International Liver Congress

International Liver Congress

April 19, 2016
5 min watch
Save

Lower dose of Ocaliva may reduce pruritus occurrence in PBC

You've successfully added to your alerts. You will receive an email when new content is published.

Click Here to Manage Email Alerts

We were unable to process your request. Please try again later. If you continue to have this issue please contact customerservice@slackinc.com.

BARCELONA — In this exclusive video interview at International Liver Congress, Marlyn J. Mayo, MD, hepatologist at UT Southwestern Medical Center, Texas, discusses results from an analysis of the POISE clinical trials, where a titration strategy for initiating low dose of obeticholic acid, or Ocaliva, was found as efficacious as starting with a higher dose but with lower rates of pruritus in patients with primary biliary cholangitis.

“This is a side effect that should be discussed with patients before starting them on the medication. ... These data show pruritus is very mild and rarely leads to the need for discontinuation of the drug and can be managed effectively with certain strategies,” Mayo told Healio.com/Hepatology.

In this analysis, the titration strategy — initiating Ocaliva (obeticholic acid, Intercept Pharmaceuticals) at 5 mg and titrating up to 10 mg based on clinical response at 6 months — helped reduce the incidence and severity of pruritus.

“In earlier phase 2 trials, the major side effect seen was pruritus and there was definitely a dose-response relationship where patients on a 50 mg dose experienced pruritus, but then in the 10 mg group there was less pruritus and almost the same therapeutic effect,” Mayo said.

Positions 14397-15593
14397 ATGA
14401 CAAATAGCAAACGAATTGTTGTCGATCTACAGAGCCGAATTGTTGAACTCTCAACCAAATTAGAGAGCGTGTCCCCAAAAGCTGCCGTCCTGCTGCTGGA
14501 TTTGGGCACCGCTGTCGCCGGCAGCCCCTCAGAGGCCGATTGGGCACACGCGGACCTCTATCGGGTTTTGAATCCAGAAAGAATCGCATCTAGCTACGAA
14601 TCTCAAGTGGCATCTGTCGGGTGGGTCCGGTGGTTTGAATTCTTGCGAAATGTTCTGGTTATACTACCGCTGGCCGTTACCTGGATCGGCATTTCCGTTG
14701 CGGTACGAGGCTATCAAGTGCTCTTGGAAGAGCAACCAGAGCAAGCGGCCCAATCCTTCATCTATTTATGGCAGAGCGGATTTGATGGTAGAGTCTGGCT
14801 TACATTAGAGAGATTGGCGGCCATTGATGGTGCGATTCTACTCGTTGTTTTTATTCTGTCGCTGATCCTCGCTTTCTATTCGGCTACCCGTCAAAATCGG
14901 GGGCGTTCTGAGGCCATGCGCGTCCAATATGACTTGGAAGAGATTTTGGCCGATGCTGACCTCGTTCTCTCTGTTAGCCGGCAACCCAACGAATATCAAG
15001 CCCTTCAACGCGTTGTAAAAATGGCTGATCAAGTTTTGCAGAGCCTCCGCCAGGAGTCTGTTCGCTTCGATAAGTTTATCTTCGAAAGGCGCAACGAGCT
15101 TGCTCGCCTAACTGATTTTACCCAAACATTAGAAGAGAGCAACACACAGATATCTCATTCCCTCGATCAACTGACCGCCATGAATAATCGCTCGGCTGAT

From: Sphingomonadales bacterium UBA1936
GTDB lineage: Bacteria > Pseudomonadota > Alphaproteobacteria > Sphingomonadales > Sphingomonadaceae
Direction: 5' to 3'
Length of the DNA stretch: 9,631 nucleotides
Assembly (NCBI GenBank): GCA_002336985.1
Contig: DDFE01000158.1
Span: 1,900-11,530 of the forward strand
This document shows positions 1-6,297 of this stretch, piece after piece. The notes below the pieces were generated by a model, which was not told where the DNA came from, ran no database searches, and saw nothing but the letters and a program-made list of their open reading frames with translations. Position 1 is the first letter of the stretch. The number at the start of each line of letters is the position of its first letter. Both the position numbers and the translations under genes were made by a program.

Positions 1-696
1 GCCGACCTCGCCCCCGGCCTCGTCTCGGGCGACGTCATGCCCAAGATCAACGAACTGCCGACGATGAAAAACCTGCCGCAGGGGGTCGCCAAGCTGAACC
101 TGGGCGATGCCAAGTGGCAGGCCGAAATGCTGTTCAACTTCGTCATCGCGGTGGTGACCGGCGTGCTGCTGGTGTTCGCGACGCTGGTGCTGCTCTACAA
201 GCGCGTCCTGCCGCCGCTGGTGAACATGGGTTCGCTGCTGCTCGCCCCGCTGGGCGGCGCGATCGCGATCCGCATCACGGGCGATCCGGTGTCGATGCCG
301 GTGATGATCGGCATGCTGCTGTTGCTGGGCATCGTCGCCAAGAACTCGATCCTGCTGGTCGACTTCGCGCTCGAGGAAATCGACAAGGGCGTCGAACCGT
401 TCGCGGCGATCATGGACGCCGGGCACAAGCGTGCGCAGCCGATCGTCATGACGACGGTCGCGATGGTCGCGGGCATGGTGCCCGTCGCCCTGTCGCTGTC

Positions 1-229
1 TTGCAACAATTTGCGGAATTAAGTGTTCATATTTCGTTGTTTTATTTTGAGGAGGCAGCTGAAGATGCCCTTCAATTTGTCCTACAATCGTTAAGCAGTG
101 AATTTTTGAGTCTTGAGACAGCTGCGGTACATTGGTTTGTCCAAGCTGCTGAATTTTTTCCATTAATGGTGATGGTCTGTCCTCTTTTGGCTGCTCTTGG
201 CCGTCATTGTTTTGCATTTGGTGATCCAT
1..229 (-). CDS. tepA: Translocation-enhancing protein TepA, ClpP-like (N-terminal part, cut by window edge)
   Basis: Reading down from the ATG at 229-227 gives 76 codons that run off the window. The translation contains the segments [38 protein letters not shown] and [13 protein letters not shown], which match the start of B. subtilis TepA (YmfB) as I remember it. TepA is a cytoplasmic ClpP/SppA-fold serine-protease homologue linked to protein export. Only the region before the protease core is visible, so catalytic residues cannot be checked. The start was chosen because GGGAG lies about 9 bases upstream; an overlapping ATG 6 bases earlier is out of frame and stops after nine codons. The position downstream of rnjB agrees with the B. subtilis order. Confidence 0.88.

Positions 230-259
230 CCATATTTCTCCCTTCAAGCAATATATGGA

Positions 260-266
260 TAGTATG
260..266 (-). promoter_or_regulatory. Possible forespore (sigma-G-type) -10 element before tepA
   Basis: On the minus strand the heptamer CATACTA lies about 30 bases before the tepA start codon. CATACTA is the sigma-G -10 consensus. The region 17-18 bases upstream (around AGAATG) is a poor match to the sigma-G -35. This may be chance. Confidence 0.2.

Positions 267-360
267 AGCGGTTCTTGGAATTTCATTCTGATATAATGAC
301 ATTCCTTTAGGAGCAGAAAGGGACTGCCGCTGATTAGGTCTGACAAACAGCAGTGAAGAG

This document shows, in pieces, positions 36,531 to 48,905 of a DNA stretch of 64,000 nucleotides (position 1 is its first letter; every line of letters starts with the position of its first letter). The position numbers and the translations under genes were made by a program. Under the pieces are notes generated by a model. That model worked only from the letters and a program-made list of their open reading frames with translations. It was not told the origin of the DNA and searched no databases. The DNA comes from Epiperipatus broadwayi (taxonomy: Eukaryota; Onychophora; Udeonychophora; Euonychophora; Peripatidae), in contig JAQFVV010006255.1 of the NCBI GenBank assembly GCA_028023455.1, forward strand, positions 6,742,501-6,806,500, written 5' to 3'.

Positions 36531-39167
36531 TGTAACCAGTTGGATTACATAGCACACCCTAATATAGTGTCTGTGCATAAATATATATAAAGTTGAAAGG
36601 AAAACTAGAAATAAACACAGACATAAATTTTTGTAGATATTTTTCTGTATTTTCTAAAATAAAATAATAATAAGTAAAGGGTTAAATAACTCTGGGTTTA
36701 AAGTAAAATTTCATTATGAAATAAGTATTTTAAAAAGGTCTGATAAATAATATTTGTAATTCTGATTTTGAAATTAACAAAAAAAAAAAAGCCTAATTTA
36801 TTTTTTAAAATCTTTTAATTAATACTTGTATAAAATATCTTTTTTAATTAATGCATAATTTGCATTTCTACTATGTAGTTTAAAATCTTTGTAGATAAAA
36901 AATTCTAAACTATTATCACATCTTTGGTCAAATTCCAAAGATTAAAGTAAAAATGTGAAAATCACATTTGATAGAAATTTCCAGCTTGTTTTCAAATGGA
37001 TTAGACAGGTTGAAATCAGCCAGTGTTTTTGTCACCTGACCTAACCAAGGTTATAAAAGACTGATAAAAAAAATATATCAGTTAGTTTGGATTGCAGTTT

Rates of pruritus were improved in the POISE trial, with patients in the 10 mg group with a 70% rate of pruritus and patients who received 5mg then titrated to 10mg had a 56% rate.

“That may sound high but [the 56% rate] is not that different from the placebo, which was 38%,” Mayo said. “This data is important because we anticipate obeticholic acid to be on the market soon.”

Only one patient discontinued obeticholic use in the titration group over 1 year of treatment, according to the poster. In addition, patient-reported pruritus severity improved over the course of the study, despite an early increase at 2 weeks.

The Gastrointestinal Drugs Advisory Committee recently recommended the FDA approve obeticholic acid for use as monotherapy or in combination with ursodeoxycholic acid for the treatment of adults with PBC.

Disclosure: Mayo reports grant support from Intercept Pharmaceuticals, Gilead Sciences, Lumena, NGM and Salix.